The Mayor of a city of the size of this, in which conventions meet so frequently, is so often called upon to make a speech that the prospect of having to do so causes him some disturbance of mind, not only on the day of the delivery of the speech but for many days preceding; but I confess that the invitation to come here today has had no such effect on me. I am very glad to meet and mix up with the members of this organization. The evolutionists tell us where we came from; the theologians, where we are going to; but no matter how much we may differ as to the theories of these respective leaders of thought, upon one thing we can all agree and that is that we are here. You ladies and gentlemen representing the Northern Nut Growers Association are here to interchange opinions and discuss questions which have to do with the greater success of the very useful industry, the youthful and useful industry, in which you are engaged. I am here as the Mayor of this goodly town to tell you that you are not looked upon as intruders; that we will be blind when you help yourselves to our wine flasks, but that we will not be deaf should you ask for more. I am thoroughly in sympathy with the purpose of this organization, understanding it to be the encouragement of the planting of nut bearing trees in order that an addition to our present food supply may be provided; and that much waste land, now profitless, may be taken up and converted to practical and profitable uses; and further that through the medium of such tree planting and tree care as you propose, landscape embellishment in greater degree than that which now exists may be provided. We hear very much about conservation these days and it seems to me that the proposition which you advance is conservation in a very worthy and very high degree. The soil and climate of Lancaster County seem to be peculiarly adapted to the growing of trees bearing nuts and fruits, and I am sure that the result of this convention will be to stimulate locally a very great interest in this worthy undertaking. You have chosen wisely in selecting Lancaster as the place for this meeting, because we feel and we are satisfied that you will agree, after you have been here a few days, that this was the town that Kipling had in mind when he wrote of the town that was born lucky. (Laughter.) Here you will find all the creature comforts, everything that makes for the pleasure of existence, good food and good water, and if there be any of you who have a liking for beverages other than water, it may be some consolation to you to know that in this vicinity the mint beds are not used for pasture, the punch bowls are not permanently filled with carnations, the cock-tail glasses show no signs of disuse and the corkscrew hangs within reach of your shortest member. (Laughter.) We are a great people over this way. Perhaps you are not aware of that, but we bear prosperity with meekness and adversity with patience. We feel that we can say to you, without boasting, if you seek a pleasant country, look about you. You may not know it, but it is a fact and the United States census reports ever since census reports have been made will prove it, that the annual valuation of the agricultural products of the county in which you now sit exceeds that of any other county in all this great nation. (Applause.) Another bit of local history may surprise you when I tell you that the combined deposits of the banks of Lancaster County approximate the enormous amount of fifty million dollars, that they are larger than the total deposits of any one of seven states in the Union that I can name and that they exceed the combined deposits of two of those seven states. But I don't want to take up your time with a recitation of local history, because I feel that your Lancaster colleagues will give you all the information, and I don't want to spoil their pleasure in giving it by anticipating them. I congratulate you upon the success of this convention. I applaud the purpose for which you are united. I felicitate you upon your achievements up to this time, and predict for you a greater measure of usefulness and advantage in the time to come, which usefulness and advantage, let me suggest, can be made yours more promptly, certainly more surely, by your proceeding upon the principle that whatever is of benefit to the organization as a whole must be of benefit to each of its members, either directly or indirectly. I trust that you will go on with this good work and stimulate enthusiasm in your purpose in a nation wide way, working together with one common object, proceeding under the motto of the Three Guardsmen of France, "One For All and All For One." I now extend to you the freedom of the city. Roam where you will. Just one bit of advice I have to give. Contrary, perhaps, to general report, this is not a slow town and therefore you are in more danger of being run down than run in. (Laughter.) I will not follow the time honored practice of handing you the keys of the city, for the reason that when I heard you were on the way, I had the old gates taken off the hinges in order that your incoming might be in no way impeded. (Laughter.) And now, in the name of the city of Lancaster, its heart filled with the sunny warmth of July, I bid you welcome and promise that we will try to extend to you a hospitality as generous as golden October. (Applause.)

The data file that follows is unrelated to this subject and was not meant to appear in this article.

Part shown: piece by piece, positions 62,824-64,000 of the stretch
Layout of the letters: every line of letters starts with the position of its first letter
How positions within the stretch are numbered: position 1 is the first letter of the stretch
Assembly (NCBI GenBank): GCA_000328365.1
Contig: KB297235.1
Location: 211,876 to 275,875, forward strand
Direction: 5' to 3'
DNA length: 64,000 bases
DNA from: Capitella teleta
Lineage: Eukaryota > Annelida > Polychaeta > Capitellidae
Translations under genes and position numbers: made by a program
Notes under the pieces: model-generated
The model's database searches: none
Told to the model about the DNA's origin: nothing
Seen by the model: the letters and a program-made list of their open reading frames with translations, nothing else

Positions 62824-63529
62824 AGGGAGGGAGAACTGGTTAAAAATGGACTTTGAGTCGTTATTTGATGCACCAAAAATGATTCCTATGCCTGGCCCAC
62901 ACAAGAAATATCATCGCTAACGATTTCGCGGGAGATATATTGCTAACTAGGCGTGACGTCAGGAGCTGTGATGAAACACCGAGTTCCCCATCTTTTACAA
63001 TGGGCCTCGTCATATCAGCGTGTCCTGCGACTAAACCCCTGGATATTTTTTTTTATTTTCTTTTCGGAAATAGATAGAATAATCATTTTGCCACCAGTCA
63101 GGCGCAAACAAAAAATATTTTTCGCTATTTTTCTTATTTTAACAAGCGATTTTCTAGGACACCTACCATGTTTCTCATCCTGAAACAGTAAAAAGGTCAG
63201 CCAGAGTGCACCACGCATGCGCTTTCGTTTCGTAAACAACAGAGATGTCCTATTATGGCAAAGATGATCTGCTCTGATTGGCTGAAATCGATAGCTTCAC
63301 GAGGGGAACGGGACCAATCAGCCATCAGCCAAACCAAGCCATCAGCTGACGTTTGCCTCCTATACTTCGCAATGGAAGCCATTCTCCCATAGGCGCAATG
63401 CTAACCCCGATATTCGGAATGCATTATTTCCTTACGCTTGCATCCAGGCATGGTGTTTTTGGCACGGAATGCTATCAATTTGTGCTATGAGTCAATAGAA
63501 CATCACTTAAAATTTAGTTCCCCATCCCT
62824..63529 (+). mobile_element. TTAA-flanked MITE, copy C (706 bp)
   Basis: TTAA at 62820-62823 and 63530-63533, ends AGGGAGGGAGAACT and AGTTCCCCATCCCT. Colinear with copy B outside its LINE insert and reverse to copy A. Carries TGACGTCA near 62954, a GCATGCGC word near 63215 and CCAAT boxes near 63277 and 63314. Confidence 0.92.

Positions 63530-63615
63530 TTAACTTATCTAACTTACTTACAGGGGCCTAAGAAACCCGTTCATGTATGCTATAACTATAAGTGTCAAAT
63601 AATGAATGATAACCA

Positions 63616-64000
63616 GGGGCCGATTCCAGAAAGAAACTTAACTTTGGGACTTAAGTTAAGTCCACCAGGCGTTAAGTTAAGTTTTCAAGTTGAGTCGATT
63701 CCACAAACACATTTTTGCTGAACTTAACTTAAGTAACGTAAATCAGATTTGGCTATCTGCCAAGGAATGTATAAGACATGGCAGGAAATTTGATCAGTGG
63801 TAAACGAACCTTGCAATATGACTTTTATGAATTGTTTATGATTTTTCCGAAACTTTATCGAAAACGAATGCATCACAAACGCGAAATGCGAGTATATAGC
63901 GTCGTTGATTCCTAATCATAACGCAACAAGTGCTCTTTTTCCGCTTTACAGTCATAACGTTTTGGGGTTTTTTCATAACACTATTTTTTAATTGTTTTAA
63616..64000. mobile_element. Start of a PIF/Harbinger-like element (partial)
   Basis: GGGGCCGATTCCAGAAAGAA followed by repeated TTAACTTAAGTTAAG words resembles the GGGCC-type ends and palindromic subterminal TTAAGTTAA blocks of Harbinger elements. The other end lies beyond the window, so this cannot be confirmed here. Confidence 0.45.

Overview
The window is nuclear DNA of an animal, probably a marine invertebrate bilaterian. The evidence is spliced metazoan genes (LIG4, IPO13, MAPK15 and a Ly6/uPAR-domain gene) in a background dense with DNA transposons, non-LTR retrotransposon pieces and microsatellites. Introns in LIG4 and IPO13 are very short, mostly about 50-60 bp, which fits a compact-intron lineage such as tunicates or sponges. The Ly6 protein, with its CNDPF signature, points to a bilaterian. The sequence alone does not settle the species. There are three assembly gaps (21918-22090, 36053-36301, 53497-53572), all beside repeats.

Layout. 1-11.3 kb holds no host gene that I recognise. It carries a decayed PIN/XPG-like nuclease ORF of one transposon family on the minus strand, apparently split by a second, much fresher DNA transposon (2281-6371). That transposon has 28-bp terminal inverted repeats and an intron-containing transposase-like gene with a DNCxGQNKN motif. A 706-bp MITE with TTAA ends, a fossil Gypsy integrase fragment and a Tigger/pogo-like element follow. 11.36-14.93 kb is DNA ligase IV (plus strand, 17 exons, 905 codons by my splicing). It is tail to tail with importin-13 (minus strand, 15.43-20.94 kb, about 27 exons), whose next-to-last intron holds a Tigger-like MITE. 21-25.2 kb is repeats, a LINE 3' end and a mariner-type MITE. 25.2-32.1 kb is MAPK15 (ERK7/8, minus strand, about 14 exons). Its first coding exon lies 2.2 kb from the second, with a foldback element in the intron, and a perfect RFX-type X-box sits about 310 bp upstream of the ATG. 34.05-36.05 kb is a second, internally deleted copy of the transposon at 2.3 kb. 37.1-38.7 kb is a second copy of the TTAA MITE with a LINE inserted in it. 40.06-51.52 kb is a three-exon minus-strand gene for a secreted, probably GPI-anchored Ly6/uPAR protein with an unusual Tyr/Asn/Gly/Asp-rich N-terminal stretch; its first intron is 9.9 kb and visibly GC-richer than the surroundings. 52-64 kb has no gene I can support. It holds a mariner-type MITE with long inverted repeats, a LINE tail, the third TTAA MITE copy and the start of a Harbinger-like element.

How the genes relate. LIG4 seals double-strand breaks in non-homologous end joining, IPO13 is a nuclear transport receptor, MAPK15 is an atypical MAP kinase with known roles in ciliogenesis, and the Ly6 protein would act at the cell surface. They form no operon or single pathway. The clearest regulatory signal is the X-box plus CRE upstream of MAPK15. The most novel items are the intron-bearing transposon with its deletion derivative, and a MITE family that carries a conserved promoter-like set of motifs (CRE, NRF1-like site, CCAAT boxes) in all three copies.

The Chairman: Will Mr. Littlepage please respond to the Mayor's kindly address of welcome?

Hon. T. P. Littlepage: Mr. President: On behalf of the members of the Northern Nut Growers Association, I desire to thank the Mayor very cordially for his delightful words of welcome to this city. We feel that the words haven't any strings to them, such as were indicated in a little poem I noticed the other day, which said that a young man took his girl to an ice cream parlor and she ate and she ate and she ate until at last she gave him her heart to make room for another plate. (Laughter.) There apparently isn't anything of that in the cordial welcome which we have received here to this great County of Lancaster. I know now after hearing the Mayor's discourse upon the great resources of this county, why it was that a young fellow who had rambled out into the West and happened to drop into an old fashioned protracted meeting, when asked to come up to the mourners' bench, objected somewhat, and finally when they said, "Well, young man, you've got to be born again;" replied, "No, it isn't necessary, I was born in Lancaster County, Pennsylvania." (Laughter and applause.) I understand now why the young man was so sanguine, why it wasn't necessary to be born again, even under the auspices of the Great Spirit. It is very gratifying indeed to be in the midst of a great county of this kind that has made one of the great basic industries so successful. It takes three things to make a really great nation; it takes great natural resources, it takes great policies and it takes great